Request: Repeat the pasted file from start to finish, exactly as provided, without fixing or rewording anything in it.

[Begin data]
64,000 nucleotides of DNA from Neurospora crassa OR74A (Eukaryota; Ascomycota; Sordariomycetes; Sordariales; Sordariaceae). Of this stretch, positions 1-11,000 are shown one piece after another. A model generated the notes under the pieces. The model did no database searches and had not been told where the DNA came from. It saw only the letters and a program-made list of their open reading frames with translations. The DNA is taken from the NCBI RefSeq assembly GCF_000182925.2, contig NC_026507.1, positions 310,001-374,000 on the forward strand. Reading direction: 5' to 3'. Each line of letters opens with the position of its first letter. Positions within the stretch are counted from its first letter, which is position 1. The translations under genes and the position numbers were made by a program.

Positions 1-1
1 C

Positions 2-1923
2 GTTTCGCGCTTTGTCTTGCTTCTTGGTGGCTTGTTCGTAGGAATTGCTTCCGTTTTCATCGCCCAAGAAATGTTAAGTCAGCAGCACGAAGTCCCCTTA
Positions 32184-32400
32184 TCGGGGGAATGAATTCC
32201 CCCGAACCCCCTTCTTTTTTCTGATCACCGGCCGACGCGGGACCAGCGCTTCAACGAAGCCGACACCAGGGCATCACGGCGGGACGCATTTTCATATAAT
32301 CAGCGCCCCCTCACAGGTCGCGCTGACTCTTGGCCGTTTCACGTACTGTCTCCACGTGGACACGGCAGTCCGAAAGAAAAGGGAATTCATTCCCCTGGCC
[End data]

64,000 nucleotides of DNA from Neurospora crassa OR74A (Eukaryota; Ascomycota; Sordariomycetes; Sordariales; Sordariaceae). Of this stretch, positions 1-11,000 are shown one piece after another. A model generated the notes under the pieces. The model did no database searches and had not been told where the DNA came from. It saw only the letters and a program-made list of their open reading frames with translations. The DNA is taken from the NCBI RefSeq assembly GCF_000182925.2, contig NC_026507.1, positions 310,001-374,000 on the forward strand. Reading direction: 5' to 3'. Each line of letters opens with the position of its first letter. Positions within the stretch are counted from its first letter, which is position 1. The translations under genes and the position numbers were made by a program.

Positions 1-1
1 C

Positions 2-1923
2 GTTTCGCGCTTTGTCTTGCTTCTTGGTGGCTTGTTCGTAGGAATTGCTTCCGTTTTCATCGCCCAAGAAATGTTAAGTCAGCAGCACGAAGTCCCCTTA
Positions 32184-32400
32184 TCGGGGGAATGAATTCC
32201 CCCGAACCCCCTTCTTTTTTCTGATCACCGGCCGACGCGGGACCAGCGCTTCAACGAAGCCGACACCAGGGCATCACGGCGGGACGCATTTTCATATAAT
32301 CAGCGCCCCCTCACAGGTCGCGCTGACTCTTGGCCGTTTCACGTACTGTCTCCACGTGGACACGGCAGTCCGAAAGAAAAGGGAATTCATTCCCCTGGCC